The state cannot just arbitrarily withdraw mining licenses if mines do not meet the targets set for transformation in the mining charter, Adv. Anton Alberts, the FF Plus’ parliamentary spokesperson on minerals says.
He said the threat of Ngoako Ramathlodi, the minister of mineral resources, that he would withdraw licences, is not the manner in which a responsible minister should be acting in this regard.
According to media report, Ramathlodi said the mining charter sets certain transformation targets and the licences is a weapon in his hand which he would use if necessary. The mining charter, which sets certain transformation targets, is currently being reviewed.
Adv. Alberts says South Africa is a constitutional democracy and no power, such as the cancelling of licenses, can be exercised without it being allowed by legislation.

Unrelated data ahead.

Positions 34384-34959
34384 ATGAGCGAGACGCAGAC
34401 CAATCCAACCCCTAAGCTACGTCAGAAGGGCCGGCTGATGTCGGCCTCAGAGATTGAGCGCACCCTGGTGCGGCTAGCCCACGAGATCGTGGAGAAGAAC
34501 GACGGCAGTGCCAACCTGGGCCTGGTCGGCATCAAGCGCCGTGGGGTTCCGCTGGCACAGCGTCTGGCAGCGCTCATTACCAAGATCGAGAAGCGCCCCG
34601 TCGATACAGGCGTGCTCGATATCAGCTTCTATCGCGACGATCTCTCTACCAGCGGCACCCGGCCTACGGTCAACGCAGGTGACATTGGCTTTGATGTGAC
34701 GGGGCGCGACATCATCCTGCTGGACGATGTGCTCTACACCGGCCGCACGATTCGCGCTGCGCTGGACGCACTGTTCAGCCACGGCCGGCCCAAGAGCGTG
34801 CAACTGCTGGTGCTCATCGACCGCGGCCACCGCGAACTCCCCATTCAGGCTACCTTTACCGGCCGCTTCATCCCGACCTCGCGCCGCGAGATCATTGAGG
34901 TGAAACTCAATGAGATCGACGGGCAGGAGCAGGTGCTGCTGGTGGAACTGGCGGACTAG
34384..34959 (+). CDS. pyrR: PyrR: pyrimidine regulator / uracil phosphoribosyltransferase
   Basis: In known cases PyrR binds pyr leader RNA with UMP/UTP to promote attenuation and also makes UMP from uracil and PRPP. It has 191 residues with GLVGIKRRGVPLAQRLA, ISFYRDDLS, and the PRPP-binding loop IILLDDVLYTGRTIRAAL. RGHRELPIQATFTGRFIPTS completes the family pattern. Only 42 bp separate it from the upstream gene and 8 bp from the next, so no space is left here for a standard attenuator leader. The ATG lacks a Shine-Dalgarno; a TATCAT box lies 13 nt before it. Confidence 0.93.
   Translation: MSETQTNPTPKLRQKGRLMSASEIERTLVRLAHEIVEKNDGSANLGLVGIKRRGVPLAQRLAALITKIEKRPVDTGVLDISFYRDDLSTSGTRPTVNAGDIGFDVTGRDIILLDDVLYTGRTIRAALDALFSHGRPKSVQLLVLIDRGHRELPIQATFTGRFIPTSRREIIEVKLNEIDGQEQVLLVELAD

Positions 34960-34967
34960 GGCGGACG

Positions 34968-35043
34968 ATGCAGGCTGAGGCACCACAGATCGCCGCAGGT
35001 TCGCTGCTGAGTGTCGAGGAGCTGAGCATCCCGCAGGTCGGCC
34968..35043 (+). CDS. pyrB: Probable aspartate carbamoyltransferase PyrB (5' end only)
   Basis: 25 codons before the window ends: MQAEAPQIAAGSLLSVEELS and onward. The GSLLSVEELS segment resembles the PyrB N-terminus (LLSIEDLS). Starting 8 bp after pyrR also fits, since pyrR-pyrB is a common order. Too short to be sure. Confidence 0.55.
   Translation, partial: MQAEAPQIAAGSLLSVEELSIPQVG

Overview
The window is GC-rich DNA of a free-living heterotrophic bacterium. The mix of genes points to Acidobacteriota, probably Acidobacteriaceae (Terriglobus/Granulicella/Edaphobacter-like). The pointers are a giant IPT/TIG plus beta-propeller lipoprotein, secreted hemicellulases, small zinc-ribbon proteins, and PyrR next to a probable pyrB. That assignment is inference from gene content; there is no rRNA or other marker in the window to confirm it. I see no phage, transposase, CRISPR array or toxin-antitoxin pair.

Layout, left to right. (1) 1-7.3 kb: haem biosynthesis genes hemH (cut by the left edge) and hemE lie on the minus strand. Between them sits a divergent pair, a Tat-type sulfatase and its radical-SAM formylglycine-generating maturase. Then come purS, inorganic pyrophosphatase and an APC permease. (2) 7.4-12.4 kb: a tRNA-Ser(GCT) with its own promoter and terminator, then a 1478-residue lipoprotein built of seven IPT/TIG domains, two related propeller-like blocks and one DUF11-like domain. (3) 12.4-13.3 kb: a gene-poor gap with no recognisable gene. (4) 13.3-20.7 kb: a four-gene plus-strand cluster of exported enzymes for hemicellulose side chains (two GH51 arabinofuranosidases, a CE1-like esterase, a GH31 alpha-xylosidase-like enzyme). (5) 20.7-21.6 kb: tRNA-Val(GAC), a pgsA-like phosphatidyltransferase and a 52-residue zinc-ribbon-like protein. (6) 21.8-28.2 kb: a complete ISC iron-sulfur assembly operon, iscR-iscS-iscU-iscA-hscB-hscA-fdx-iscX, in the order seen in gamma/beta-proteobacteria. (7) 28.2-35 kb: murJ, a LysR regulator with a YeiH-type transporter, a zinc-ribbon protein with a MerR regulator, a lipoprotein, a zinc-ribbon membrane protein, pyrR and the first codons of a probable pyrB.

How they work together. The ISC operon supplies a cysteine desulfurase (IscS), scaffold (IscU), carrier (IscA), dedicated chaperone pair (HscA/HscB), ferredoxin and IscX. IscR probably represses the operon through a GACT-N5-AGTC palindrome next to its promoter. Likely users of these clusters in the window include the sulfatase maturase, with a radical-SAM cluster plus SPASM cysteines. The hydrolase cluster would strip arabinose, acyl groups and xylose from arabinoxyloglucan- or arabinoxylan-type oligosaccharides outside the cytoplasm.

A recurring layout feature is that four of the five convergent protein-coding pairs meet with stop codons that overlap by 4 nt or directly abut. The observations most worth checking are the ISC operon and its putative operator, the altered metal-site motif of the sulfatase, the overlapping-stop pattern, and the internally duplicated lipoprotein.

“There are no legal principles to arbitrarily withdraw the licences, because companies can choose whether they wish to adhere to the BEE Act. It is not compulsory to adhere to this legislation.
“The current codes which were released by the minister of trade and industry are however so draconian that many companies will just give up trying to meet the requirements and this could include mines.
“Making threats is the wrong way to try and manage the mining sector. All interested parties and role players should rather come together to work out a balance between the interests of the owners of mines and workers so that another Marikana does not take place again.
“Ways in which communities are empowered should be found in areas where mines operate. This could take place through share-holding and town and entrepreneurial development as is currently the case at Kumba’s mine in Sishen,” Adv. Alberts says.
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